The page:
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RE: QUESTION: use of JavaScript to comply with Sect 508

From: Jim Thatcher <thatch@attglobal.net>
Date: Sat, 06 Jan 2001 16:21:40 -0600
To: w3c-wai-ig@w3.org
Message-id: <NDBBKJDAKKEJDCICIODLMECNCLAA.thatch@attglobal.net>
I have been following the discussion of JavaScript and 508 with interest. It
is clear, for reasons already mentioned in this thread, that 508 does not
require that your page function with JavaScript turned off. Therefore, for
508 considerations, I believe the discussion of Lynx and down level browsers
is off the table.

Like Reidy, my interpretation of the 508 JavaScript standard (1194.22 (l))
is that the result/effect of JavaScript must be accessible, i.e., available
to assistive technology.

So indeed, accessible JavaScript techniques will help - but perhaps the most
important contribution we can make is to agree to and describe uses of
JavaScript that DO NOT satisfy (a strict interpretation of) the section 508
standard.

Here's my first candidate for JavaScript that DOES NOT meet the 508
Standard:

** Do not use the OnChange event handler to trigger ACTION in a select menu.
If you do, the menu will not work with the keyboard. Note that the OnChange
event can be used for other purposes, like changing the state of a check
box. If onChange is used, focus remain on the select menu. How do we define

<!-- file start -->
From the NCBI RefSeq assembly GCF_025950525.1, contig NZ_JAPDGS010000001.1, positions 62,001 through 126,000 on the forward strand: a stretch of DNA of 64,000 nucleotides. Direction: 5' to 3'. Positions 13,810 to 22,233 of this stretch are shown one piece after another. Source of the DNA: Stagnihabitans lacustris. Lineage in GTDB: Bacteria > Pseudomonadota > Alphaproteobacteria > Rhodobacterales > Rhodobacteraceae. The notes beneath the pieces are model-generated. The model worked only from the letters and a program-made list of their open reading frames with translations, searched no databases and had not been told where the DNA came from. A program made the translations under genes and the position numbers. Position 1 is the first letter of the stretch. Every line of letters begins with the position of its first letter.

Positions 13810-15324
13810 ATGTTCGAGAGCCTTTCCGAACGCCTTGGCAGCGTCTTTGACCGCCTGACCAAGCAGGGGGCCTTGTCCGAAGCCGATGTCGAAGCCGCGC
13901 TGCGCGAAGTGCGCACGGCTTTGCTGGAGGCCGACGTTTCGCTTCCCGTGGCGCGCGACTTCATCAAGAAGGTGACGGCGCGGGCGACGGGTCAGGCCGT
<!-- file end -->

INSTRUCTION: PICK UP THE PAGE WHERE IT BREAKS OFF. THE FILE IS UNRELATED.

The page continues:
actions that are OK and ones that are not?

Jim
jim@jimthatcher.com
Accessibility Consulting
http://jimthatcher.com
512-306-0931

-----Original Message-----
From: w3c-wai-ig-request@w3.org [mailto:w3c-wai-ig-request@w3.org]On
Behalf Of Al Gilman
Sent: Thursday, January 04, 2001 10:45 AM
To: w3c-wai-ig@w3.org
Subject: Re: QUESTION: use of javascript to comply with Sect 508


At 10:19 AM 2001-01-04 -0500, Beth Skwarecki wrote:
>> Here's the text:
>> (l) When pages utilize scripting languages to display content, or to
create
>> interface elements, the information provided by the script shall be
>> identified with functional text that can be read by assistive technology.
>  ^^^^^^^^^^
>  [identification, not an equivalent?]
>
>That sounds like it would be valid just to have text saying "if you can't
>see this DHTML menu, you're missing a really nice DHTML menu. Goodbye."
>Surely that's not what they mean?!
>

AG::

Just as it is easy to read 'identified' in a way that is too loose, it is
easy
to read 'equivalent' in a way that is too tight.  We have had lots of
problems
with people not grasping the optional [rough] implied where we talk about
equivalents.  What is really intended in either case (WCAG or 508) is
something
in the middle where the stretch to describe it either way is just a little
stretch.

If we can build a good corpus of good examples, I don't think that we will
have
a lot of trouble getting those who are trying to comply with 508 to emulate
the
examples.  "Damn the terminology, full TECHNIQUES ahead!" (see GL list
mobilizing to build techniques in this and other areas)

Al

>--beth
>--
><http://playground.alfred.edu/~bethnewt/>http://playground.alfred.edu/~bet
hnewt/
>
Received on Saturday, 6 January 2001 17:24:00 GMT

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